We were finally able to take a breather. However, we weren’t sure our contraption was totally secure. As bigger waves hit underneath the bridgedeck, air and water were being forced under the floor board, and spraying up the salon wall. It wasn’t a lot of water, so we placed a rolled towel along the edge of the floor board to contain the water. Then, we went to work soaking up the remaining water and wringing out towels.

Eventually, the floor didn’t hold the force of the waves anymore. Before we knew it, one wave forced it’s way under the floor, ripping the floor up along its edge near the wall. Wil quickly grabbed the drill, and with me sitting on top of everything again, we added extra screws along the edge of the floor.

Again, we were secure for the moment, but more was going to have to be done. Our brainstorming continued. We had to figure out a way to slow the force of water coming in under the floor board. We came up with a new plan, but we would have to work quickly to take apart and reassemble our floor contraption. No matter what, we were, along with everything else, going to get wet again.

After undoing the dinghy seats and floor grate, we stuffed a waterproof IKEA shopping bag with two bed pillows into the open hatch area, allowing the bag edges to come up from under the floor grate. Then, we screwed down the grate and dinghy seats again, and returned to soaking up water and wringing out heavy beach towels.

IKEA bag with bed pillows plugging the hole

dinghy seats screwed down over top the hatch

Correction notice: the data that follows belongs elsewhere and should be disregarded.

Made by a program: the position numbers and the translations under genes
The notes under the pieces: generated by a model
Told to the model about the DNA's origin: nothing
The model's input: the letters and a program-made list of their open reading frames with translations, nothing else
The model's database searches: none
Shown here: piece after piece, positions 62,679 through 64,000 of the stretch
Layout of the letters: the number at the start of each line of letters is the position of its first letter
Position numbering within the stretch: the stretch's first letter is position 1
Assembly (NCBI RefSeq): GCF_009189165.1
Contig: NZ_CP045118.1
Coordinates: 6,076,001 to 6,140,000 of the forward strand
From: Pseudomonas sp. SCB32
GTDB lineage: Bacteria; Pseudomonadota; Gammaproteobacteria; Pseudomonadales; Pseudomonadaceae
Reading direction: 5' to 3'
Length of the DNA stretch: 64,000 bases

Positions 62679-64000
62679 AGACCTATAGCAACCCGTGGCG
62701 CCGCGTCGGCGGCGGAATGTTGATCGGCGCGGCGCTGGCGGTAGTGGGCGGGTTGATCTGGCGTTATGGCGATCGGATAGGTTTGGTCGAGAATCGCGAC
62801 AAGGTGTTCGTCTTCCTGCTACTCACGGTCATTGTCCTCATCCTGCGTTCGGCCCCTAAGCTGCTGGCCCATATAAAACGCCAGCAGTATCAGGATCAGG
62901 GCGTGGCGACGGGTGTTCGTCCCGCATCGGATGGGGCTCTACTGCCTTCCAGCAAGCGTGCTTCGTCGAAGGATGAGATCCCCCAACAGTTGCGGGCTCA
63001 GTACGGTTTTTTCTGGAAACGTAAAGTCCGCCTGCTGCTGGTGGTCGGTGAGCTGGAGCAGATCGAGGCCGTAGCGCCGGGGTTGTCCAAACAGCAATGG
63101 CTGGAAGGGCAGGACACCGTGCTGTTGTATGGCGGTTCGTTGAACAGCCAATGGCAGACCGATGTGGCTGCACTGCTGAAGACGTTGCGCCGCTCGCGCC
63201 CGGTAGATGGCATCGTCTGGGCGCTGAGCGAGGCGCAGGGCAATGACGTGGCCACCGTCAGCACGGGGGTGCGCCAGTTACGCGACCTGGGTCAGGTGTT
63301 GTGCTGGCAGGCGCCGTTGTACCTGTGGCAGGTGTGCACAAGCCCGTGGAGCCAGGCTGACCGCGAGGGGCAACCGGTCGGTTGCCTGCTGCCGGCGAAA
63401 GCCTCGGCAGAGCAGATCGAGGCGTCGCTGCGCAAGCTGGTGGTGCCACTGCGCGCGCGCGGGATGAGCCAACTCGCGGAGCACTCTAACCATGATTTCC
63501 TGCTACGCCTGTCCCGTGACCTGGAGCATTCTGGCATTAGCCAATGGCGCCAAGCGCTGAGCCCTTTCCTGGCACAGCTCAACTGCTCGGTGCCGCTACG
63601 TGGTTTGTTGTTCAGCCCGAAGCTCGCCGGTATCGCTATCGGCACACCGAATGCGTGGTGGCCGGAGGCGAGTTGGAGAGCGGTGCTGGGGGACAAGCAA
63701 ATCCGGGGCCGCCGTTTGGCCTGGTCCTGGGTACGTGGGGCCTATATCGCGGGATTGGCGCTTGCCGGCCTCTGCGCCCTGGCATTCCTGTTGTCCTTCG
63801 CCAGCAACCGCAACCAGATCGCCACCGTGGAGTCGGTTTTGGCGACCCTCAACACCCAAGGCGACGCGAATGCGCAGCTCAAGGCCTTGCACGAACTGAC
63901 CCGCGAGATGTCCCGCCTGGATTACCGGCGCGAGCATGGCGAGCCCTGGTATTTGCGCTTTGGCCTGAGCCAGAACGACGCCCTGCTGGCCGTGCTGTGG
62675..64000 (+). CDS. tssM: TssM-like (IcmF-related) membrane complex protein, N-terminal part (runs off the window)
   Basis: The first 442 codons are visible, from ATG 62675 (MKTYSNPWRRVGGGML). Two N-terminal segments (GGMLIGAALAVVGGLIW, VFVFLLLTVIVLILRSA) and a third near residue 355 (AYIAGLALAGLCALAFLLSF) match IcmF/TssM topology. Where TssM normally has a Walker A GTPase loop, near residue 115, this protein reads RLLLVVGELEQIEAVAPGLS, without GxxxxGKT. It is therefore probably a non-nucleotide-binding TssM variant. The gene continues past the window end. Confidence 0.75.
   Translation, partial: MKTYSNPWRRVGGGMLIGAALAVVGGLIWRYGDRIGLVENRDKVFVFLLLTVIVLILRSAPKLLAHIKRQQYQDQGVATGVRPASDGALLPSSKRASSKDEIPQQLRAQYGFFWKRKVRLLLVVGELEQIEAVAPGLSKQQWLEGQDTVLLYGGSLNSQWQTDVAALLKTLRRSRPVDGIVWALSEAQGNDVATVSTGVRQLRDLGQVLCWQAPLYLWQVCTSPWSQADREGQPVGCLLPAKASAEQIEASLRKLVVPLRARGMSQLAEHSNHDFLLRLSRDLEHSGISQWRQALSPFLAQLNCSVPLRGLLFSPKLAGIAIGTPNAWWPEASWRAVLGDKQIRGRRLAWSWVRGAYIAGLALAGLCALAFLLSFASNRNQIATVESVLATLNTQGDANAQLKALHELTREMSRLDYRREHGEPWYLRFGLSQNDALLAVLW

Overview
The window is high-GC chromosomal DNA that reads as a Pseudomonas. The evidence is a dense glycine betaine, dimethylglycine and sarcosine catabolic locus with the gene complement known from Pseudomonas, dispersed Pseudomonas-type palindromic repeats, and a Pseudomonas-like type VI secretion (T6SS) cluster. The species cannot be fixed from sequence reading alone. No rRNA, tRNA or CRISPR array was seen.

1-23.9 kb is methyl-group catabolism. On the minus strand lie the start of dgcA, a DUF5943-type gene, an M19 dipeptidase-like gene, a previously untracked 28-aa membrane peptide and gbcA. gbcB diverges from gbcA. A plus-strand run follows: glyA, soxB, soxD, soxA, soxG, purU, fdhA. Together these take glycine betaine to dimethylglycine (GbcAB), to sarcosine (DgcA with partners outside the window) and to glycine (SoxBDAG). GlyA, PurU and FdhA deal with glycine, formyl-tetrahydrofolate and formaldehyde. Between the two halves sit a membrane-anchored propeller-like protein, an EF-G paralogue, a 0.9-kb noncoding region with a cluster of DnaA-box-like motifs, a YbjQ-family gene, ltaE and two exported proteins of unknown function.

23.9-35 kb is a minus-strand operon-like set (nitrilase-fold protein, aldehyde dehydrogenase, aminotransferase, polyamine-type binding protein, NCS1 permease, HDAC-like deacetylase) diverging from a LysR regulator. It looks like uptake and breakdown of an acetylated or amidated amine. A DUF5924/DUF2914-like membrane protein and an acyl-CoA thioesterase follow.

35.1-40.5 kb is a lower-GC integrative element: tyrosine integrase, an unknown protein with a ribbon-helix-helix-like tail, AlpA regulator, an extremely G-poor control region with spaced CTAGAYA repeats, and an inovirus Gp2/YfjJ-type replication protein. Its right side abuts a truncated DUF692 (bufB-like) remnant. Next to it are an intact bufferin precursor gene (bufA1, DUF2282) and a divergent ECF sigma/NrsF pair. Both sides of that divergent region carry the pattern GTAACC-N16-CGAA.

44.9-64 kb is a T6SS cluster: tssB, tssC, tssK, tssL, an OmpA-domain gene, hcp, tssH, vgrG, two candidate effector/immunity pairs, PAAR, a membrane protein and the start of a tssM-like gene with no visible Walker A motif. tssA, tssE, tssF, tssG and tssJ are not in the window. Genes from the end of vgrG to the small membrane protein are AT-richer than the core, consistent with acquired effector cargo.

attempting to stay water tight for a day and a half

Water and air were still working their way in along the edges, but not nearly as much. We covered the entire area with towels again, but we knew we still couldn’t stop there. The screws would only hold for so long. We needed extra weight to hold everything down.

Wil came up with a plan for a support brace. He placed a block of wood on top of our contraption, a strip of wood on the ceiling, and wedged a boat hook vertically between them. While everything was a lot more secure, I hoped we weren’t going to end up with a hole in the ceiling!

Our watches for the remainder of the passage consisted of a new chore. The towels needed wringing every few of hours, and the bilge needed to stay pumped. The automatic bilge pump worked beautifully. However, an area of bilge with our speed and depth transducers would fill first before draining into the deeper bilge. Therefore, to keep the electrical wires from staying submerged, we used a hand pump and carried the water out in a bucket.

During this time, we were in twice daily radio contact with Magellan Net boats. s/v Saliander had sailed out of Providencia on their way to Porvenir in the San Blas, and they would be arriving a day ahead of us. If we were going to Porvenir, he had a piece of plywood we could use when we got there. He also offered to keep their radio on frequency throughout the night, although we didn’t think that it would be necessary. It was a comfort to know we weren’t alone.